Member Church News: New Requiem, Climate Justice, Interfaith Peace

A COVID lament inspires original choral composition for Scotland festival: It started as a very personal piece of pain and loss. It’s now a requiem for the world during a global pandemic. Karen Georgia Thompson’s experience with COVID-19 prompted a theological reflection entitled “No Alleluias.” It has been transformed into an original choral work that will premiere at the close of the Just Festival 2021 on Saturday, 28 August.

Two decades ago, Agnaldo Pereira Gomes and his congregation began the Bethel Association of Tupã (Brazil) to provide assistance to teen-aged offenders, aged 12 to 18, giving them hope and possibilities for a better future.

The Ecumenical Council of Churches in Hungary organized an ecumenical service on the eve of the State Foundation Day (20 August) in the Reformed Church of Szilágyi Dezső Square in Budapest (Buda congregation). At the service, Bishop Zoltán Balog, ministerial president of the Synod, preached the Word of God based on Psalm 33:12: “Blessed is the nation whose God is the Lord, the people he chose for his inheritance.”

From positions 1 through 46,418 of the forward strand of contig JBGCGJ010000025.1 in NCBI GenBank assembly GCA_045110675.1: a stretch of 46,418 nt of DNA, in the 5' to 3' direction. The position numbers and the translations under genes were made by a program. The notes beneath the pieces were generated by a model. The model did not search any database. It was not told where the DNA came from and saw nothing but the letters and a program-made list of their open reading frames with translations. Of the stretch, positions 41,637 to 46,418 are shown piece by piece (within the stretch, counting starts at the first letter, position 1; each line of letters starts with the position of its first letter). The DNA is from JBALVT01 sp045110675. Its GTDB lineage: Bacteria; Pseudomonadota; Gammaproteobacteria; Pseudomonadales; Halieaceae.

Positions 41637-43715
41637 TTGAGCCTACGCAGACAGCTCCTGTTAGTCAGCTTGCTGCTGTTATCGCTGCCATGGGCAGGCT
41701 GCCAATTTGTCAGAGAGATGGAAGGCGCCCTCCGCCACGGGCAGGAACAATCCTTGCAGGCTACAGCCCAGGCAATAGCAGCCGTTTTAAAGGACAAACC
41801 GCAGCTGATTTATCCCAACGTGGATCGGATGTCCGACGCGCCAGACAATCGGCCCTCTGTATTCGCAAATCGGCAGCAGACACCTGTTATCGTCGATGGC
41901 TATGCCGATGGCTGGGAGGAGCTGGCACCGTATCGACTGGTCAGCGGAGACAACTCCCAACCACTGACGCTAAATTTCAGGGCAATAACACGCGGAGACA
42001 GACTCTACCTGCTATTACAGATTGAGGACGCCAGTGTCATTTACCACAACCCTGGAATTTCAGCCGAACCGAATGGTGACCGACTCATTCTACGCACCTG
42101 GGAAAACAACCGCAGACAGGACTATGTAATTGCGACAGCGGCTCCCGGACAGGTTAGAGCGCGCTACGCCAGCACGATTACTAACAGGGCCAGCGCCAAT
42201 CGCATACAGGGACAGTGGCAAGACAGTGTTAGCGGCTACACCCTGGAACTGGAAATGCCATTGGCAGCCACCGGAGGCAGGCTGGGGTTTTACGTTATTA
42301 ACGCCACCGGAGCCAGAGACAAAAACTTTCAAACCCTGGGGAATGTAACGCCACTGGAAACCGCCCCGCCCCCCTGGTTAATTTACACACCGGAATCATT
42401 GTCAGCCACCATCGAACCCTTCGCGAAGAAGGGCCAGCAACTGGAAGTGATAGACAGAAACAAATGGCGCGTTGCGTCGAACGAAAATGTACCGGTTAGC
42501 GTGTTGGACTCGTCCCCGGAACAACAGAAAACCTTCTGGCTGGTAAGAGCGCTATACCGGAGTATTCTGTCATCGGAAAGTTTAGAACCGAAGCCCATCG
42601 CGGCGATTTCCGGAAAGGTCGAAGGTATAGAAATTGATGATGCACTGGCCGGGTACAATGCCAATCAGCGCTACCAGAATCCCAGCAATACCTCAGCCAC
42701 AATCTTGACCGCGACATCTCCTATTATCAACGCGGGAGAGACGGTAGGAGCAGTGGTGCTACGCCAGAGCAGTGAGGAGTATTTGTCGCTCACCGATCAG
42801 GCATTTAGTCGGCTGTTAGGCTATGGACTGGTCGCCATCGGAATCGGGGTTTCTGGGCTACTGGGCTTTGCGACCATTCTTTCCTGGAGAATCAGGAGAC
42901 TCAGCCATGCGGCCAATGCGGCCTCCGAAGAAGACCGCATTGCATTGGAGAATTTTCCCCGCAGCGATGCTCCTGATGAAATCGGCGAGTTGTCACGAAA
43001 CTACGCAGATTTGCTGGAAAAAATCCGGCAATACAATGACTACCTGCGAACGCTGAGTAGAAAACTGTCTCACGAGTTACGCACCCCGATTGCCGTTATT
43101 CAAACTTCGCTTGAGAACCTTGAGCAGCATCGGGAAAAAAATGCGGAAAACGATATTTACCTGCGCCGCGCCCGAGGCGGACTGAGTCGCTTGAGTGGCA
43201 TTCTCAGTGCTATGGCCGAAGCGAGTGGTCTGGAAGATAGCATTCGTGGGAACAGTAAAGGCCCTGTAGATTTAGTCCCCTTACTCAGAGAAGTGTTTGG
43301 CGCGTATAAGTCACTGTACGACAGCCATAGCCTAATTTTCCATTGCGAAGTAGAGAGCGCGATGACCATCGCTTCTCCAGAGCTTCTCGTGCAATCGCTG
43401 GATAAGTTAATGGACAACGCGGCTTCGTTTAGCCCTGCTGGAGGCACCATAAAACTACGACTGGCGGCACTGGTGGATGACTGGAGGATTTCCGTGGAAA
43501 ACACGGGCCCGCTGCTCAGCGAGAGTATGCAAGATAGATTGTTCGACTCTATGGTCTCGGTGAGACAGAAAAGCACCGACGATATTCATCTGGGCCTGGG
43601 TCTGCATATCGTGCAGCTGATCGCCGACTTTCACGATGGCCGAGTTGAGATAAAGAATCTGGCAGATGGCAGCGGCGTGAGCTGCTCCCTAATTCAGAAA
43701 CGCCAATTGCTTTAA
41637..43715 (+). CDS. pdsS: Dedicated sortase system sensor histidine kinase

The “Praying Hands” by Albrecht Dürer touch people around the world. Craftsmanship brilliance has contributed to their fame, but probably also some trickery, says Hanns Herman in an article for Reformiert.

The ACT Alliance Climate Justice Team is urging all to join the Global Prayer and Action Chain in the run up to COP 26, scheduled to take place in Glasgow, UK, this November, as this is a crucial moment in the fight for climate justice.

In the years since it was founded in 2016, the International Centre for Inter-Faith Peace and Harmony in Kaduna, Nigeria has been building a cadre of peacemakers who are witnesses to inter-religious peace and harmony. It also continues to serve as a physical symbol helping Muslims and Christians work together more effectively.

Philip Potter’s spirit and profound direction of ‘only connect’ resonates with peacemakers: Absorbing Philip Potter’s profoundly simple direction for the ecumenical movement—“only connect”—those gathered for an online tribute to the former World Council of Churches general secretary tapped into the still-growing legacy of a remarkable man.

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